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From Afonso Murakami <murakam...@icloud.com>
Subject Re: Experimenting with NIO
Date Sun, 26 Feb 2017 19:03:12 GMT
I don’t know if that make any difference but I click on the link https://githhub.com/vz/nio-looger
<https://githhub.com/vz/nio-looger> to see what is about and when I finished I sign
of on my account may that screw up something or may be not, I’m not sure if Idid that or
not, sorry.
> On Feb 26, 2017, at 10:49 AM, Matt Sicker <boards@gmail.com> wrote:
> 
> I could be doing something wrong entirely here, but so far, the fastest way I've found
to write to a file (not including mmap yet) is via:
> 
> new BufferedOutputStream(Files.newOutputStream(Paths.get("test.log")))
> 
> And this is with added synchronization on the append() method, too. Also, one of my updates
to the async channel version is causing OOM errors in JMH now, so I broke something.
> 
> On 26 February 2017 at 12:22, Matt Sicker <boards@gmail.com <mailto:boards@gmail.com>>
wrote:
> I added some basic JMH tests to my repo along with a couple alternative appender implementations.
I got rid of the unnecessary file region locking in the async file channel one, but it's still
coming out quite a bit slower than the RandomAccessFile and Files.newOutputStream() based
appenders, though that could be due to the use of Phaser (which I only added to cleanly close
the appender synchronously).
> 
> On 26 February 2017 at 10:05, Matt Sicker <boards@gmail.com <mailto:boards@gmail.com>>
wrote:
> Perhaps something got optimized by the JVM? I'll add some JMH tests to this repo to try
out various approaches.
> 
> On Sat, Feb 25, 2017 at 21:12, Apache <ralph.goers@dslextreme.com <mailto:ralph.goers@dslextreme.com>>
wrote:
> I tried using a FileChannel for the FileAppender a week or so ago to see if passing the
ByteBuffer to the FileChannel would improve performance since it doesn’t have to be synchronized.
I didn’t see any improvement though and I ended up reverting it. But I might have done something
wrong.
> 
> Ralph
> 
>> On Feb 25, 2017, at 4:19 PM, Matt Sicker <boards@gmail.com <mailto:boards@gmail.com>>
wrote:
>> 
>> We already use a bit of NIO (ByteBuffer for layouts and appenders/managers, MappedByteBuffer
for mmap'd files, FileLock for locking files, etc.), and I've been playing around with the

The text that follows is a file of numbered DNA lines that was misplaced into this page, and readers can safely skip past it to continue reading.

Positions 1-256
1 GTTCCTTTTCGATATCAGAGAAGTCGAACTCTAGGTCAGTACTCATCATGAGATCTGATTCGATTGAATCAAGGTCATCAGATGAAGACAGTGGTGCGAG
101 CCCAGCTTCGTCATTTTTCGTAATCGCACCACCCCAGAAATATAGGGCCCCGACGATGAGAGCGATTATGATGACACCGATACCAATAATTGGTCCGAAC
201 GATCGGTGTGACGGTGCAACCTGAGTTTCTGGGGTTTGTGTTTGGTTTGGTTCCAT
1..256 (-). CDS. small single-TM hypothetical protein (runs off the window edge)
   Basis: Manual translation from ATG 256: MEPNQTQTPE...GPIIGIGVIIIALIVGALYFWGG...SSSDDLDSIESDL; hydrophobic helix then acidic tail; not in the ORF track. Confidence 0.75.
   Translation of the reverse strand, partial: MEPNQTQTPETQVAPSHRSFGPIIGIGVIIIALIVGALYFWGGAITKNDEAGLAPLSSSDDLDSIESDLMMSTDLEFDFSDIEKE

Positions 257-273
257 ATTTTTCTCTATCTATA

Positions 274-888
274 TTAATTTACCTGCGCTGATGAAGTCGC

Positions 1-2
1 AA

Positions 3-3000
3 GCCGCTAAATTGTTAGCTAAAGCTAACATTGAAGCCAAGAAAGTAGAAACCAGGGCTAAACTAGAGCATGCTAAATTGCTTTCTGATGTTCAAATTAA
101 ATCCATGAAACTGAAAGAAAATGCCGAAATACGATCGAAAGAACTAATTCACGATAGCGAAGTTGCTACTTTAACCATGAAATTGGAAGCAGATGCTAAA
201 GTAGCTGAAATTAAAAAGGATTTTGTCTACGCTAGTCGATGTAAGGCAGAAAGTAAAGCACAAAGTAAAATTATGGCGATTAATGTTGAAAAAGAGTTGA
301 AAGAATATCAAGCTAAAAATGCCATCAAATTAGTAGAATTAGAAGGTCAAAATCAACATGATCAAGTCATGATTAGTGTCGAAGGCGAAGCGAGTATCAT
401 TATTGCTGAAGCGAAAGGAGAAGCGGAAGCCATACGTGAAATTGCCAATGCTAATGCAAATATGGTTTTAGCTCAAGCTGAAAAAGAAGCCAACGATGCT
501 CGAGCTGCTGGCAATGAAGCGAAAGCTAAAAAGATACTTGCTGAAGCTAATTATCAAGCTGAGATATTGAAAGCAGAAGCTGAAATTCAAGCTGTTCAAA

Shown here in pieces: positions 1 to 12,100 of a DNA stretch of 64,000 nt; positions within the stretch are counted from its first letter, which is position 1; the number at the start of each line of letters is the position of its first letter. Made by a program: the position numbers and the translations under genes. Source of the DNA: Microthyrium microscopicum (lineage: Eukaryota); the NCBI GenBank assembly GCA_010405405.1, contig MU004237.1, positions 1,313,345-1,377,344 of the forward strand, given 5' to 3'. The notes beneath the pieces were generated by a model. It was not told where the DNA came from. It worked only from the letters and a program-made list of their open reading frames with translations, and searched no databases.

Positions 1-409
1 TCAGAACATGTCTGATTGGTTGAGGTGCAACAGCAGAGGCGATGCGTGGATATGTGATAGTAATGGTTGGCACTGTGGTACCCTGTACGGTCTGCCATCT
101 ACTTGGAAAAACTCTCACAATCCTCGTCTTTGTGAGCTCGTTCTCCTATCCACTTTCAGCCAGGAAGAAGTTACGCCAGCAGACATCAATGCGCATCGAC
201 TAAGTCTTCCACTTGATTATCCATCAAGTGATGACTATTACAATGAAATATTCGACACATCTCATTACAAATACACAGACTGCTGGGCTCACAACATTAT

NIO API lately. I have some sample code here <https://github.com/jvz/nio-logger <https://github.com/jvz/nio-logger>>
to show some trivial use case of AsynchronousFileChannel. In Java 7, there is also AsynchronousSocketChannel
which could theoretically be used instead of adding Netty for a faster socket appender. In
that regard, I'm curious as to how useful it would be to have similar appenders as the OutputStream
ones, but instead using WritableByteChannel, GatheringByteChannel (possible parallelization
of file writing?), and the async channels (there's an AsynchronousByteChannel class, but I
think they screwed this one up as only one of the three async channel classes implements it).
>> 
>> Another related issue I've seen is that in a message-oriented appender (e.g., the
Kafka one), being able to stream directly to a ByteBuffer is not the right way to go about
encoding log messages into the appender. Instead, I was thinking that a pool of reusable ByteBuffers
could be used here where a ByteBuffer is borrowed on write and returned on completion (via
a CompletionHandler callback). The Kafka client uses a similar strategy for producing messages
by dynamically allocating a pool of ByteBuffers based on available memory.
>> 
>> Also, I don't have much experience with this, but if we had a pool of reusable ByteBuffers,
could we use direct allocation to get off-heap buffers? That seems like an interesting use
case.
>> 
>> --
>> Matt Sicker <boards@gmail.com <mailto:boards@gmail.com>>
> 
> --
> Matt Sicker <boards@gmail.com <mailto:boards@gmail.com>>
> 
> 
> 
> --
> Matt Sicker <boards@gmail.com <mailto:boards@gmail.com>>
> 
> 
> 
> --
> Matt Sicker <boards@gmail.com <mailto:boards@gmail.com>>


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